I then ran two example scripts, namely notebooks/introduction_quickstart_non-neuroimaging and notebooks/introduction_quickstart_non-neuroimaging and both scripts ran succesfully without any errors.

Then I also tried to to use the nipype docker image and ran:

docker run -it --rm -v C:/Users/Johannes.Wiesner/Documents/testing/test_nipype/workdir/:/home/neuro/nipype_tutorial -v C:/Users/Johannes.Wiesner/Documents/testing/test_nipype/data/:/data -v C:/Users/Johannes.Wiesner/Documents/testing/test_nipype/output/:/output -p 8888:8888 nipype/nipype

For that created a dummy script that simply smoothes one nifti-file in the data set:

import nipype.interfaces.spm as spm
smooth = spm.Smooth()
# Note that you have to decompress the original file first
smooth.inputs.in_files = '/data/ds000114/sub-01/ses-test/anat/sub-01_ses-test_T1w.nii'
smooth.inputs.fwhm = [4, 4, 4]
smooth.run() 

Again, everything seemed to work fine.

Further Questions that came up:

However, I was not able to start jupyter-notebook from within the nipype container, which I found confusing in the beginning. Shouldn’t the ‘real’ nipype be able to to everything what the tutorial image can do? It took me while to find out that the nipype_tutorial uses Neurodocker which can build containers that include nipype, all the standard neuroimaging tools, conda, jupyter, etc.

1.) So am I right that I have to use the Neurodocker if I want to be able to have all the functionality from nipype with an additional IDE like jupyter notebook? If so, is there a newbie-friendly way to create a “minimal” docker image using Neurodocker that just has the standard software packages and all what the “typical user” needs (maybe there isn’t because there is no such thing as a standard solution)?

I also have a few “optional” questions that are not super important (i.e. they are not important in order to use nipype) but are still gnawing on my nerves and I would be very happy if would understand a little bit more to be more confident in using docker & nipype.

2.) I have the feeling that WSL/WSL2 is often mentioned in the context of docker, nipype and Windows. When and why is it important to install WSL on my Windows 10 machine? For example your wrote:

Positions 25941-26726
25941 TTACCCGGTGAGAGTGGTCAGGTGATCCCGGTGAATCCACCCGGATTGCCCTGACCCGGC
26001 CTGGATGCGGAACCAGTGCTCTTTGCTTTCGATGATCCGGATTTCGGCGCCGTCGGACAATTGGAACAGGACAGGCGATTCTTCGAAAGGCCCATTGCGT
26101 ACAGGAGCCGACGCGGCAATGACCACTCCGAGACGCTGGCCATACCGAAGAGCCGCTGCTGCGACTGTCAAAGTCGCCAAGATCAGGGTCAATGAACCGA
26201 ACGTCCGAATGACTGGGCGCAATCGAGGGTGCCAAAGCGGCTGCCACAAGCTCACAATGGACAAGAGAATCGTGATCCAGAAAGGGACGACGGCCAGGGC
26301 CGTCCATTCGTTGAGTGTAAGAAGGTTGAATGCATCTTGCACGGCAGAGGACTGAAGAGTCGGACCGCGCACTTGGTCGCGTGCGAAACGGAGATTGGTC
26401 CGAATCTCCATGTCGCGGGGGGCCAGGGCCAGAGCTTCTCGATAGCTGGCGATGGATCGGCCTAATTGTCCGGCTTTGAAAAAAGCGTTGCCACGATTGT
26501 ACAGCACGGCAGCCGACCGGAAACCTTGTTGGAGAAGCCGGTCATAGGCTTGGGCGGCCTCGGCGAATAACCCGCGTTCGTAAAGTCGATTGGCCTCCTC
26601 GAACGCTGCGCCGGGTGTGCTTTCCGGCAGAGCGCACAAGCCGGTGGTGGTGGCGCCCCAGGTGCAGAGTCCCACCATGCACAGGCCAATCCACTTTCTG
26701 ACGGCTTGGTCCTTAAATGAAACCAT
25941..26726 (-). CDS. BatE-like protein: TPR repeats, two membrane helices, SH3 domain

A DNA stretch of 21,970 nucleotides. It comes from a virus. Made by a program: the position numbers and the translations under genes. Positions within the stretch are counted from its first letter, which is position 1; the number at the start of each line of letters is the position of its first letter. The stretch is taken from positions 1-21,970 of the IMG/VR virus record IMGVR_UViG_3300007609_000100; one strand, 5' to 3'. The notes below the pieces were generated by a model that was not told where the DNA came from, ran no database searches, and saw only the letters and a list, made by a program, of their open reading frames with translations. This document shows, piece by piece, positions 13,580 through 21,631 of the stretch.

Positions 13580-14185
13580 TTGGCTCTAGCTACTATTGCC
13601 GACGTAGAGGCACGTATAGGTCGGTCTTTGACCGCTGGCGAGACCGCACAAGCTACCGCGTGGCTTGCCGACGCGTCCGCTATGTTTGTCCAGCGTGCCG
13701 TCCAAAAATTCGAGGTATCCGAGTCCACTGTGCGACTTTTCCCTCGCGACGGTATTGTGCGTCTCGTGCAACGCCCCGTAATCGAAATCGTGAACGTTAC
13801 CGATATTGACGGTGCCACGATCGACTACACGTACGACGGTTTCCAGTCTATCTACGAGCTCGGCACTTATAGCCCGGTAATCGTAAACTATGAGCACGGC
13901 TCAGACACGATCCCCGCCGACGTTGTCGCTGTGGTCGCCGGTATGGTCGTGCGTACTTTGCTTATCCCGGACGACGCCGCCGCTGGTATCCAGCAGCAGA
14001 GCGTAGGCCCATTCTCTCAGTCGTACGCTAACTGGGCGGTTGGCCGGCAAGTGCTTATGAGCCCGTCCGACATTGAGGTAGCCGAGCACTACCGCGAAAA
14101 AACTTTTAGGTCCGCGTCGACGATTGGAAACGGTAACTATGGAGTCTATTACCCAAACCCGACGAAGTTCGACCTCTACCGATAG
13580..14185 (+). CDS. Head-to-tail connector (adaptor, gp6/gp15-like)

When running this command in your shell (whatever that is in windows10, NB: depending on your precise version you need docker toolbox or docker desktop , WSL , etc., please check this section from the MTL Brainhack School )

From what I’ve tried it seems that I could do everything what I wanted without having to install WSL on my machine (which is not straightforward by the way on my machine due to extremely strict IT-restrictions, e.g. I am not even able to open the Microsoft Store). So when and why do I need WSL? Also I thought the whole magic behind Docker was to be not be dependent on the OS? Isn’t it paradoxical then that you still have to install WSL on your Windows computer?

3.) I haven’t really understood why one needs to type in the following lines when running a docker image: -p 8888:8888.

Even after trying to get a better intuition on docker and ports (by doing the do the most straightforward thing: ‘what are ports docker?’) I haven’t really got satisfactory answers to get around this…I have the feeling that I get circular answers like “docker uses ports and that’s why you have to do type this in” instead of really understanding why I have to do this (where are these numbers like 8888:8888 coming from?). Of course I don’t want to blame anyone, maybe (probably) the whole thing is simply not straightfoward to explain in a few sentences to a IT-newbie like me.

4.) When running a docker image, one always seems to be provided with three links to choose from. The display looks something like this:

To access the notebook, open this file in a browser:
        file://foo
    Or copy and paste one of these URLs:
        http://bar
     or http://foobar

Whenever I run a container, always only the last link works while the first two just lead to dead ends. Again, this is not a big problem, because I could do what I wanted, but why do I get provided with three links in the first place, and am I the only one that can always only use the last link?

Outro:

Again, I hope that this reply is not a complete overkill, while writing this I also thought about breaking all those questions up into separate neurostars questions but then I thought, since this question already has such a generic title (“Using nipype via docker”) it might be also a good idea to post them all in here.

Greetings,

Johannes